The Air Force's Evolved Expendable Launch Vehicle Competitive Procurement
What GAO Found
While the previous two-contract structure of the Evolved Expendable Launch Vehicle (EELV) program met Department of Defense (DOD) needs for unprecedented mission success and an at-the-ready launch capability, the scope of its capability contract limited DOD’s ability to identify the cost of an individual launch, as direct launch costs were not separated from other costs. Minimal insight into contractor cost or pricing data meant DOD may have lacked sufficient knowledge to negotiate fair and reasonable launch prices.
Through DOD’s development of a new acquisition strategy in 2011, and in preparation for contract negotiations with United Launch Alliance (ULA), DOD undertook significant efforts to obtain better contractor and subcontractor cost or pricing data. The December 2013 contract modification with ULA includes line items for both the fixed-price and cost-reimbursement portions funded under the previous two-contract structure, and DOD officials say the administrative burden of renegotiating new contracts every year will be substantially lessened due to the new contract’s simplified structure. The new contract is also expected to provide DOD with a better understanding of individual launch costs than it had under previous contracts, as some costs are now directly attributable to specific launches.
ULA periodically sells launch services to customers outside of the EELV program, such as the National Aeronautics and Space Administration, and to commercial customers. Because DOD pays for ULA’s fixed costs, DOD receives compensation for the use of ULA facilities on a per-launch basis for launches ULA sells to non-DOD customers. Under the new contract, compensation is based on some actual costs, and is approximately three times the dollar amount per-launch of reimbursements under previous contracts.
If DOD requires all offers to contain both fixed-price and cost-reimbursement features for launch services and capability, respectively, similar to the way it currently contracts with ULA, there could be benefits to DOD and ULA, but potential burdens to new entrants. Alternatively, if DOD implements a fixed-price commercial approach to launch proposals, DOD could lose insight into contractor cost or pricing. DOD could also require a combination of elements from each of these approaches, or develop new contract requirements for this competition.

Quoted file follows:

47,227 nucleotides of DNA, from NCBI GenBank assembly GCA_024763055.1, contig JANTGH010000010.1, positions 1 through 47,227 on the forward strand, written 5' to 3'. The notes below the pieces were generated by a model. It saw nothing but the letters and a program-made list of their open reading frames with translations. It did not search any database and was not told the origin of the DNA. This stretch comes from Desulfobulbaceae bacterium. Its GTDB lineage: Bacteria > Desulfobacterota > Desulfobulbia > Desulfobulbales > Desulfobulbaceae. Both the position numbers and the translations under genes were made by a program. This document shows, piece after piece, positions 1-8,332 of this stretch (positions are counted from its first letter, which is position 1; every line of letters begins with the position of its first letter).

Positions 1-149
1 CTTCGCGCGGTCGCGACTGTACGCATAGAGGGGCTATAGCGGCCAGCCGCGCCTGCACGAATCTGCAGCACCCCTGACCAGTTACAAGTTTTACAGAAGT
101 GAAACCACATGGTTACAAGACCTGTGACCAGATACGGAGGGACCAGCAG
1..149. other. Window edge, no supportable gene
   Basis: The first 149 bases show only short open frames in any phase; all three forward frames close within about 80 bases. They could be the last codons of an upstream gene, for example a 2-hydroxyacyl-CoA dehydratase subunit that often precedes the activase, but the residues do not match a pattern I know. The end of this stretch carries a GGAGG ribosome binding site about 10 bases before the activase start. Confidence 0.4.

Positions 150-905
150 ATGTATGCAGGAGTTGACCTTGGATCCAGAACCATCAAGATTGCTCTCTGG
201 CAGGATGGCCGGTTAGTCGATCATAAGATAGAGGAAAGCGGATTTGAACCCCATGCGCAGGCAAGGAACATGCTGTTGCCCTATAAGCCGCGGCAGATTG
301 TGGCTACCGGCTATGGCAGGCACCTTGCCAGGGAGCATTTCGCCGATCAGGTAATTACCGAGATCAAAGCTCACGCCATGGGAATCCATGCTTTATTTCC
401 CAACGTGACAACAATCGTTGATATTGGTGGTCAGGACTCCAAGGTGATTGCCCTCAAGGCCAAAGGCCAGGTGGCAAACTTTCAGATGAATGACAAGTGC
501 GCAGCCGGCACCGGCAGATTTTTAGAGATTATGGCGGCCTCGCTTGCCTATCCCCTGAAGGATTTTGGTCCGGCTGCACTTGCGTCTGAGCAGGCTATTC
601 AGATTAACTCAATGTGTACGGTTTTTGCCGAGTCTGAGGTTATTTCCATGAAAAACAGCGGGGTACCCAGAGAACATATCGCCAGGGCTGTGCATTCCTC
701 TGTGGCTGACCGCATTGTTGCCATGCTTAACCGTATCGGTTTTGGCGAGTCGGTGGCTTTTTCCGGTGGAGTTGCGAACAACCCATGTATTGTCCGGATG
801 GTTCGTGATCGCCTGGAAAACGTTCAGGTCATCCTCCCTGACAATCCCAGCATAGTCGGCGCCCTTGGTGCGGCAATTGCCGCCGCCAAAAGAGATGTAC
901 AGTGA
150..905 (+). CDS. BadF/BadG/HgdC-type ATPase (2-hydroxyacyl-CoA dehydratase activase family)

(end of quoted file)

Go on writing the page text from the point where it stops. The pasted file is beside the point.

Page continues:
Why GAO Did This Study
DOD’s EELV program is the primary provider of launch vehicles and services for U.S. military and intelligence satellites. The most recent independent cost estimate projects the program will cost about $70 billion through 2030. From 2006 to 2013, the program acquired launch services from a single provider. In December 2013, DOD signed a five-year contract modification with that provider. DOD has also set aside up to 14 launches for competition among all certified launch vehicle providers, and is currently developing a methodology for comparing launch proposals for the competition, which is expected to begin in fiscal year 2015. The Senate Homeland Security and Governmental Affairs Committee, Permanent Subcommittee on Investigations, requested that GAO review DOD’s upcoming competitive EELV procurement. The report addresses the following: (1) What insight did DOD have into launch costs under past EELV contracts? (2) How do recent changes to EELV contracts affect accounting for costs? (3) How is DOD compensated for costs when ULA sells launches to other customers? and (4) What are the implications if DOD requires competitors to submit offers using the same structure it currently uses with ULA or a commercial approach?
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